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Discussion Starter #1
[This forum is so useless I couldn't find a better section to put this in.]

General info for Google's future reference.

In London I am using Butane cooking gas instead of the normal Propane.
(my propane tank has the 'other' fitting on it so had to switch.)

Anyway, Butane doesn't work very well in cold temperatures! Below 0c /32f it doesn't work at all as the liquid doesn't convert to gas.
At 3 or 4C is produces so little gas the stove barely stays lit

Soooooooooo last night I invited 2 friend for dinner - roast pork with crackling......
Outside its about 4 degrees. I lit the stove and the tiny flame made me think the tank was empty but shaking it showed plenty.
Sooooooo I had to take the butane cylinder below and heat it with a fan heater!

Sensational dinner after that.

Moral to the story:
*Propane is better
*Never leave the tropics
*Never invite friends
*Obtain a girlfriend and blame the *****.



Mark
 

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HANUMAN
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[This forum is so useless I couldn't find a better section to put this in.]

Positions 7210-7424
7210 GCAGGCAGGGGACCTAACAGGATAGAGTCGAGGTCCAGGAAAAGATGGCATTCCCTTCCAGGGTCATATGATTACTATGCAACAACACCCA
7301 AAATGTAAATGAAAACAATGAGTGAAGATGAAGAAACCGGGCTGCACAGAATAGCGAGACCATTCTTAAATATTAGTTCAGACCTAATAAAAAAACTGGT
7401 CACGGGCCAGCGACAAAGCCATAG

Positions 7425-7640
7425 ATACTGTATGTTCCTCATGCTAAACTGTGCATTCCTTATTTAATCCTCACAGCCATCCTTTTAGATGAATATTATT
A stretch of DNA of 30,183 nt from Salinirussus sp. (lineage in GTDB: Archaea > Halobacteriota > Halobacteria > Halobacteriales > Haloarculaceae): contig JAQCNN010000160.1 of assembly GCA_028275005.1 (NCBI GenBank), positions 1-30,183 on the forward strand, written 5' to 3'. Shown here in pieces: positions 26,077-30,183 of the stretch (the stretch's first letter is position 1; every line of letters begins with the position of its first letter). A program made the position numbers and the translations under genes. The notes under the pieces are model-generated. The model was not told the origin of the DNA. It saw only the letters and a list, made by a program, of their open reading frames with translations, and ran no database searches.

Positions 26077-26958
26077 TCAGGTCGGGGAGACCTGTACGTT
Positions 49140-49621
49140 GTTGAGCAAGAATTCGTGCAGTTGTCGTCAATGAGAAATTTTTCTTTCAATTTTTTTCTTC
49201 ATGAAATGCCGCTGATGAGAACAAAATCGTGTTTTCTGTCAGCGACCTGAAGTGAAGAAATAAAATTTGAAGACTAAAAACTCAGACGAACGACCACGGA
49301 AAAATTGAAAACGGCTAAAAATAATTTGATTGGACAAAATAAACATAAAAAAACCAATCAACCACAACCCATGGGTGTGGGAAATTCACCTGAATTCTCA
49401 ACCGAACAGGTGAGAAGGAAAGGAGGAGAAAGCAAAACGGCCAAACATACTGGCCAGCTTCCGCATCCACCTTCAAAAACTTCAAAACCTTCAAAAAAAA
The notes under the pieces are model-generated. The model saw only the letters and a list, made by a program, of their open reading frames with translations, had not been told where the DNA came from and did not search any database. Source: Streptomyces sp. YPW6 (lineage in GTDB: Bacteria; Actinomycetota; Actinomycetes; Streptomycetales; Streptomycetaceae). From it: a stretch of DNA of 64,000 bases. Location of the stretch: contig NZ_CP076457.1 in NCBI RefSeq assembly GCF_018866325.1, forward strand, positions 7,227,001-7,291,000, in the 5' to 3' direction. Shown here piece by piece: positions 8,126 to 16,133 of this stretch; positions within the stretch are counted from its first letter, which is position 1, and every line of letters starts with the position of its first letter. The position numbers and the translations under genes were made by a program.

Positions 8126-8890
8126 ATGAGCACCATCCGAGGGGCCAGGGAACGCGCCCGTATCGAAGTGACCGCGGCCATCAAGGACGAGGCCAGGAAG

General info for Google's future reference.

In London I am using Butane cooking gas instead of the normal Propane.
(my propane tank has the 'other' fitting on it so had to switch.)

Anyway, Butane doesn't work very well in cold temperatures! Below 0c /32f it doesn't work at all as the liquid doesn't convert to gas.
At 3 or 4C is produces so little gas the stove barely stays lit

Soooooooooo last night I invited 2 friend for dinner - roast pork with crackling......
Outside its about 4 degrees. I lit the stove and the tiny flame made me think the tank was empty but shaking it showed plenty.
Sooooooo I had to take the butane cylinder below and heat it with a fan heater!

Sensational dinner after that.

Moral to the story:
*Propane is better
*Never leave the tropics
*Never invite friends
*Obtain a girlfriend and blame the *****.



Mark
Put the butane tank on the stove to heat it up. Lay down for a nap. I don't see the problem here.
 

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Any butane appliance will work just fine off propane, just need adapters for the different valves.

"LPG" sold in different locations is a varying mix of the two depending on local conditions.

Refillable bottles you can put in either or a mix, just do it outdoors, and make sure not to overfill, an accurate scale is best.
 

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Living where I do I can confirm propane suffers from the same problems... but usually not until around -40 below zero. The tanks do struggle sometimes close to freezing temps if you have the valves turned wide open using lots of gas. More gas exiting the bottle = more cooling effect = less flow. I've seen 1lbs propane tanks frost completely over running lanterns at 3deg C.

Maybe the propane tank should be in the ice box. Might as well use the cold? :wink